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SULLIVAN RENAISSANCE OFFICIALS handed out 42 grants to local community groups for the start of their beautification efforts Thursday, including, from the left, Sullivan Renaissance Steering Committee members Colleen Emery and Denise Frangipane, founder Sandra Gerry, Program Coordinator Glenn Pontier and Dali Roosa (of the steering committee).

Sullivan Renaissance
Doles Out the Grants

By Nathan Mayberg
FERNDALE — April 5, 2005 – Sullivan Renaissance kicked off its new year by awarding a record 42 beautification grants to community groups throughout the county at a ceremony at One Cablevision Center in Ferndale last Thursday.
Twenty $1,000 grants, 18 $1,500 grants, and four $5,000 grants were handed out.
“Sullivan County is in very good hands,” said Sullivan Renaissance founder Sandra Gerry, referencing the myriad groups working to improve the county.
Gerry said the groups were starting “a new wheel of beautification and community involvement” to the area.
Glenn Pontier, Sullivan Renaissance Program Coordinator, announced that those involved in class B projects, who receive an initial grant of $1,500, would be competing for a $10,000 first place grant, $7,000 second place grant and the $5,000 third place grant. Those awards will be given in August, after the groups have started work and are judged.
Class B beautification projects include the Town of Delaware Hall in Hortonville, the Liberty Pavilion and Walnut Park in Liberty, businesses on Lake Street and Main Street in Liberty including the Liberty Free Theatre, and the art gallery in Mountaindale.
Perhaps the most ambitious-sounding project in class B was by the Jeffersonville Enhances Main Street (JEMS) group, which wants to landscape the original school building in Jeffersonville, based on its plans from 1938, which were never completed. The school is on the National Register of Historic Places.
The group also wants to build an athletic storage facility for the Sullivan West school.
The Neversink group announced that they would be contributing to the building of an addition to the Daniel Pierce Library in Grahamsville and the improvement of the Tri-Valley School, in addition to placing 180 hanging baskets and 80 large tubs throughout the corridor. They also intend to improve the local Little League baseball field.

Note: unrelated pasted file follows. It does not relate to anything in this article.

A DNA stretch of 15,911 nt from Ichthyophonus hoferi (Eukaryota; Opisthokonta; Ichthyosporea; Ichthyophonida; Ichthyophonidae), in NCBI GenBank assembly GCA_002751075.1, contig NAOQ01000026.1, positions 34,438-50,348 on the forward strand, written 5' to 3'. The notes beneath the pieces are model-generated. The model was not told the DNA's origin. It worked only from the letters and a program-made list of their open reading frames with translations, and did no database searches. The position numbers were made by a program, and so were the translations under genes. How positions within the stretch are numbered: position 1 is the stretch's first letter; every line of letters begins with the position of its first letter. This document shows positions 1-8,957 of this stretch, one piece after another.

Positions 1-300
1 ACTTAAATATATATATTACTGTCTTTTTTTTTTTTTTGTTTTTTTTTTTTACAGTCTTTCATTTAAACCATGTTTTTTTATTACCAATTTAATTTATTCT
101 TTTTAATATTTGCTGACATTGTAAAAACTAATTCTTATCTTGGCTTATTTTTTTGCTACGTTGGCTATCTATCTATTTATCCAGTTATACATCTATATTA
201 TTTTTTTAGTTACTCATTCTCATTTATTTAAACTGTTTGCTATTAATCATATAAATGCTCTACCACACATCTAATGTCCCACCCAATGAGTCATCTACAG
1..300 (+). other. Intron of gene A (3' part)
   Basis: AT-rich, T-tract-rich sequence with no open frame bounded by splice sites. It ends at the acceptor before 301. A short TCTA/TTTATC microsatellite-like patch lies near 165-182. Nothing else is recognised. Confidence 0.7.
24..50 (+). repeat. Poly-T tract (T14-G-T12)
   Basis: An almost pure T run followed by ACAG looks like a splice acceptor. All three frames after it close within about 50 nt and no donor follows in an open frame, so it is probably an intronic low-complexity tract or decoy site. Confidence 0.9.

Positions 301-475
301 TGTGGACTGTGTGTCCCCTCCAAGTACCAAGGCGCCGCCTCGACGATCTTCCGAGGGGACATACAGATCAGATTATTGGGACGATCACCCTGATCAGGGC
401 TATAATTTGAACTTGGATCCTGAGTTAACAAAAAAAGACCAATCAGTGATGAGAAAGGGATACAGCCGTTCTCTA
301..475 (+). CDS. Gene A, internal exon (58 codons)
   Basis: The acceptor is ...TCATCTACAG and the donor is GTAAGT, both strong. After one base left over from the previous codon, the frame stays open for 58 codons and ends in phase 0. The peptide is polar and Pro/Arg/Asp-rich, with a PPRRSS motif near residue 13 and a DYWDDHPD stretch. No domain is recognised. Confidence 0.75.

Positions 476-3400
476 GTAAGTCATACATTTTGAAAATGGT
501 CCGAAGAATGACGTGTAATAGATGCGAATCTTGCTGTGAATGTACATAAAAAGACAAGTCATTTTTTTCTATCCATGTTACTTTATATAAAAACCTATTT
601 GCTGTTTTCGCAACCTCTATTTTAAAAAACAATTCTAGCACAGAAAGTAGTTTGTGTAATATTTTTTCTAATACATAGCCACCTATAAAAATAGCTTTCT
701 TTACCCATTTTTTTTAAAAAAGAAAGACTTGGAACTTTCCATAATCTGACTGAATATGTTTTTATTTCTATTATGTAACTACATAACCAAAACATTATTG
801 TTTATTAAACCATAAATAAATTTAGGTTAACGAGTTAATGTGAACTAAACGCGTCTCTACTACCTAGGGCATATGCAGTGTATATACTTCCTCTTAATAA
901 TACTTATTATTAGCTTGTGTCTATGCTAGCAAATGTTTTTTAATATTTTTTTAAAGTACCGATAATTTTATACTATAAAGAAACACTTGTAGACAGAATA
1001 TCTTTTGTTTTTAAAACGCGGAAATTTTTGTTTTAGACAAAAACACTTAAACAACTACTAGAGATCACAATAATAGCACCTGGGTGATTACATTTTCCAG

Fourteen groups vied for the class C project, but only four were chosen. Each will be given a $5,000 stipend to begin their work. In August, they will receive an additional $5,000 completion grant. The top project will receive the $50,000 Golden Feather Award.
The project groups include the Barryville Chamber of Commerce, which will work on the Route 97 corridor; the Bethel Local Development Corporation, which will focus on Kauneonga Lake in preparing for the development related to the Bethel Woods Center for the Arts; Hurleyville Sullivan First plans to work on a Veterans Park in honor of Frances Currey, the hamlet’s World War II Congressional Medal of Honor recipient; and Lumberland Circle, which will work on the Lumberland Circle Park.
In addition, each of the 42 groups may compete for the new Historic Preservation Awards and Environmental Impact Awards. Each group will be given a paid intern to help them with their projects.
Also at the meeting, Joyce Salimeno, who founded Sullivan First, announced that her group was merging with Sullivan Renaissance, since they both seek to achieve the same mission. The new organization will retain the Sullivan Renaissance name.

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